Evra's form over the past 12 months has been the subject of intense debate.
Once regarded as the equal of Ashley Cole, the former Monaco man is no longer guaranteed his place for France.
Had he taken notice of such things, Evra would have seen the intense speculation at the start of the summer linking United manager Sir Alex Ferguson with a move for Everton's Leighton Baines.
In the end, nothing came of it. Yet Ferguson still secured the services of Alexander Buttner, who made a decent debut against Wigan last weekend on his debut after a switch from Dutch outfit Vitesse Arnhem.
It has been suggested Buttner's presence will, at the very least, force Evra to buck up his ideas.
The slight is one Evra rejects completely.
"I am not the kind of guy who reads the papers or goes on to the internet," he said.
"When I am not playing I just stay with my family so I wasn't aware of personal criticism.
"It is the first time I have heard that and I don't like it.
"But when I hear people say Patrice never had someone to fight him for his place I think they have bad memories.
"They forget very quickly how I got to become Manchester United's left-back. I fought with two great players in Gabriel Heinze and Mikael Silvestre."
The intensity of Evra's words are matched by the fierceness of his stare.
Whilst it is dubious the 31-year-old could really be unaware of the criticisms that have dogged him since that controversial 2010 World Cup campaign, when he was blamed for taking a major role in the unrest that surrounded Raymond Domenech, Evra cannot be questioned when he confirms the greatest critic he will ever face is himself.
"Football is like a pyramid," he said.
"It is easy to reach the top of the pyramid but to stay there is the hardest part.
"It is too easy for people to say that now we have bought another left back Patrice Evra will have to fight for his place. Patrice Evra has always fought for his place.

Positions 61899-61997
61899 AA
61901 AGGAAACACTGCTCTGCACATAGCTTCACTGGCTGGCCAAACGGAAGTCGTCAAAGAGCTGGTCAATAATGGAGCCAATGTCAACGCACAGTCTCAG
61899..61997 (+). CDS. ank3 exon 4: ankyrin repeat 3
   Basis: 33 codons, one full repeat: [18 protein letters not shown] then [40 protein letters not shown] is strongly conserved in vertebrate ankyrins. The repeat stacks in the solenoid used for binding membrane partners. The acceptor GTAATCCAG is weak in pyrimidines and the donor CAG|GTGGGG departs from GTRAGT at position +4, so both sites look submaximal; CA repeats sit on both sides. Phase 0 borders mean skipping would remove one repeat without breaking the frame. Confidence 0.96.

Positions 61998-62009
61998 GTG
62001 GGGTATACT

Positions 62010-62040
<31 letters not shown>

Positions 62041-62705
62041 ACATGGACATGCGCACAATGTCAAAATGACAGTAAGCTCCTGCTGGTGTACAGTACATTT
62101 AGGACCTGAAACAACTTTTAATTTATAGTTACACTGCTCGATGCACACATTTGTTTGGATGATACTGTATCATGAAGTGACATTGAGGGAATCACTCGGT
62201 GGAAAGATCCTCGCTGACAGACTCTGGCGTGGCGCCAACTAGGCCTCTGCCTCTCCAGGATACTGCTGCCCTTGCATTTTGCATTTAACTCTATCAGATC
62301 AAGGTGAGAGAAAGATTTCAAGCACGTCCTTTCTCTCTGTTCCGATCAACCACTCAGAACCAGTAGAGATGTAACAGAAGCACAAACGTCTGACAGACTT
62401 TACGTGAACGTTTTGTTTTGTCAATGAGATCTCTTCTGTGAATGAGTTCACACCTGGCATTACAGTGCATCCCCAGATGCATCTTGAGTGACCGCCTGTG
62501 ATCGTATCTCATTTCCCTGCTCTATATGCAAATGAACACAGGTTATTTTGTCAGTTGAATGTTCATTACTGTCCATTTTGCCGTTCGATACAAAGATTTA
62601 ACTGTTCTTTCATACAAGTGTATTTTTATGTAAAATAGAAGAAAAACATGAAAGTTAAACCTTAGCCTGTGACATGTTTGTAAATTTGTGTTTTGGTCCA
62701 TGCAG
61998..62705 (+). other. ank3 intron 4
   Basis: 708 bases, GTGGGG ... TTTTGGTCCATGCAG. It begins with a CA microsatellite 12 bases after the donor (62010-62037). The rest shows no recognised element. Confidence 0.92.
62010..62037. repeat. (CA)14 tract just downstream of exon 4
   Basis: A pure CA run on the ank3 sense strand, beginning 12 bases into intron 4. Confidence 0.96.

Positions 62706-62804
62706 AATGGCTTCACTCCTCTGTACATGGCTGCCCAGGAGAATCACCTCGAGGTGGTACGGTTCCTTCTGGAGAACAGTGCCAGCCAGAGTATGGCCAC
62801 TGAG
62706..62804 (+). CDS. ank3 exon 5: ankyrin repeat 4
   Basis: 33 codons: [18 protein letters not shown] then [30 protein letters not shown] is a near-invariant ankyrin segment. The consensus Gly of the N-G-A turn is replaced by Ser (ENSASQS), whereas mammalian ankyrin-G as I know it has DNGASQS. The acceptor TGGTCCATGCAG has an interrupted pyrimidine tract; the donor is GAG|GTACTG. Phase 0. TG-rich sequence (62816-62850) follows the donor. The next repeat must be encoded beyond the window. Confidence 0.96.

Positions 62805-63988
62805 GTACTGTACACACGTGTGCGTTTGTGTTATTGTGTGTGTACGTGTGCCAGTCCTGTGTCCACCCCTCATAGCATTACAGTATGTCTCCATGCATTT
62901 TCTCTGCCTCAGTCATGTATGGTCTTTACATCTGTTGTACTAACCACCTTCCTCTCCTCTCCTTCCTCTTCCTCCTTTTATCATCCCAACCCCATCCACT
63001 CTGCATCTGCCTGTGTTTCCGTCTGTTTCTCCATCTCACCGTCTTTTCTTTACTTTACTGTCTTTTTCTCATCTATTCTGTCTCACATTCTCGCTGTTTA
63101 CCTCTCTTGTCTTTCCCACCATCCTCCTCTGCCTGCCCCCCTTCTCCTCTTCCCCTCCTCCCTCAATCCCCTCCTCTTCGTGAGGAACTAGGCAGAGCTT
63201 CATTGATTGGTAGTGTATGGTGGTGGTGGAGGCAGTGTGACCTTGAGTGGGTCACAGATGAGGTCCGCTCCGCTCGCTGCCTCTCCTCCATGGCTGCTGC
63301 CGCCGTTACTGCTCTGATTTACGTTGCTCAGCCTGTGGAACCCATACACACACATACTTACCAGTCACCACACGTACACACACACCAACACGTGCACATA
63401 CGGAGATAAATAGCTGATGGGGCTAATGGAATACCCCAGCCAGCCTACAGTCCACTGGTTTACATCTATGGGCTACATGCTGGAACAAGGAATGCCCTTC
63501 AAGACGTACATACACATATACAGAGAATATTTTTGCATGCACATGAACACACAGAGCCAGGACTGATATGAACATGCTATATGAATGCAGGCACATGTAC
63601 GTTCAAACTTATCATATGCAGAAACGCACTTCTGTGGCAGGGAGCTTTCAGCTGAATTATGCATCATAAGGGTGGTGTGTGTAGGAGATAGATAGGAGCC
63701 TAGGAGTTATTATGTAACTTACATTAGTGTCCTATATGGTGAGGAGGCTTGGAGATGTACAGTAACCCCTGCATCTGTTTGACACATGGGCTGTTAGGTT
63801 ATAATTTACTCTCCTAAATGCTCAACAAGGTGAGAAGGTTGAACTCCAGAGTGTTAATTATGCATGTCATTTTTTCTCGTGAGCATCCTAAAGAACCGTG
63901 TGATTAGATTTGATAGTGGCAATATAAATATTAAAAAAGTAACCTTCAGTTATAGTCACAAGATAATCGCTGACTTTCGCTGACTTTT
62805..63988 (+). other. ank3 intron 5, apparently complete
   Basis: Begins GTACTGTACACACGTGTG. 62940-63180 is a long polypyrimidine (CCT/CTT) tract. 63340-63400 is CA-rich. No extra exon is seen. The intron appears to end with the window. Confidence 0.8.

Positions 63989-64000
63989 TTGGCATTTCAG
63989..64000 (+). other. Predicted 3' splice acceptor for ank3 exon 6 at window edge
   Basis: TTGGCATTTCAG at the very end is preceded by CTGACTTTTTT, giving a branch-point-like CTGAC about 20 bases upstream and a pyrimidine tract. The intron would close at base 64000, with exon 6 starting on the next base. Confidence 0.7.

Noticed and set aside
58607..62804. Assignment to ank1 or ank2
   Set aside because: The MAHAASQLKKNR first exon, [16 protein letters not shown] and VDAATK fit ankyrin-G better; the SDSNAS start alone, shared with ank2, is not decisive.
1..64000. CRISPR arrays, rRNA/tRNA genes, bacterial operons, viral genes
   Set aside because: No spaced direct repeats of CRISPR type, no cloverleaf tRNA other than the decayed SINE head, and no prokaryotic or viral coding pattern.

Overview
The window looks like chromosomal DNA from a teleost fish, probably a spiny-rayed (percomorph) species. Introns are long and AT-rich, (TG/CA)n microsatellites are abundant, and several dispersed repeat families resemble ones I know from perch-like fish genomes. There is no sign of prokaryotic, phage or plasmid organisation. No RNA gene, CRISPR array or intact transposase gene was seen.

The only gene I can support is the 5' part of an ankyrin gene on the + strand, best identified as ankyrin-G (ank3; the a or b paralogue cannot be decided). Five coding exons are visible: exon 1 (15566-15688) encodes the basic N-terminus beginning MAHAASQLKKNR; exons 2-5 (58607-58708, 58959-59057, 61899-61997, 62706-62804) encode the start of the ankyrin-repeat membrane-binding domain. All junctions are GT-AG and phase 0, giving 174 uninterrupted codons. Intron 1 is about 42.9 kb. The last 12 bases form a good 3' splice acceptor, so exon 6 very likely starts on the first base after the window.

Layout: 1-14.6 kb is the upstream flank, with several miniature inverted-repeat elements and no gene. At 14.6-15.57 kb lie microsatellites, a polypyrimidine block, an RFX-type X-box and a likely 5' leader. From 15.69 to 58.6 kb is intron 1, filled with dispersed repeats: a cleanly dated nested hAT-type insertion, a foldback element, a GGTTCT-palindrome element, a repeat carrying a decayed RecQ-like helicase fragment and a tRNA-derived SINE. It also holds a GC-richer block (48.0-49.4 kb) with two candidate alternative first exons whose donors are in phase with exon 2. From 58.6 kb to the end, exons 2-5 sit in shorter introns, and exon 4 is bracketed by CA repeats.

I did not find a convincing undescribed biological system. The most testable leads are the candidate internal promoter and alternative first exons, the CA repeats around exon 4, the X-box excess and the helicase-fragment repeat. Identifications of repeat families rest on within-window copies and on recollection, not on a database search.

"If someone is there or not I will fight because you have to respect the shirt. When you play for Manchester United that is the big challenge."
And the demands are even greater following a season of failure.
The margin between triumph and disaster last season might have been one stoppage-time goal by Sergio Aguero, but to Evra it could just as well be a chasm.
And he is acutely aware that under such circumstances, Ferguson will be keeping a very close eye on those whose standards may be slipping.
"When you play for Manchester United any year you don't win the title you feel like you haven't done your job," he said.
"I am not special. If I end up on the bench it will be because I didn't play well. I accept that. Even if we lose I will always blame myself.
"This year the boss will give no presents to anybody. It should be difficult for him to pick his 11 players.
"Maybe last year there wasn't enough competition on every part of the pitch."
Even Ferguson accepted his side were not at their best in their 2-1 win over Liverpool at Anfield.
But in the brutal world of Premier League football, points are everything.
And with Robin van Persie's late penalty securing all three United have managed to bounce back from that opening day loss at Everton by reeling off four straight wins.
The sequence has allowed them to nestle in just behind leaders Chelsea, and open up a three-point gap on champions Manchester City.
"That result was a big statement from us," said Evra.
"The boss pointed out it had been four years since we won at Anfield and that we must win.
"I have been at Old Trafford six years and won the title four times. But to lose it in that manner last year was very painful.
"We don't want that to happen again this year."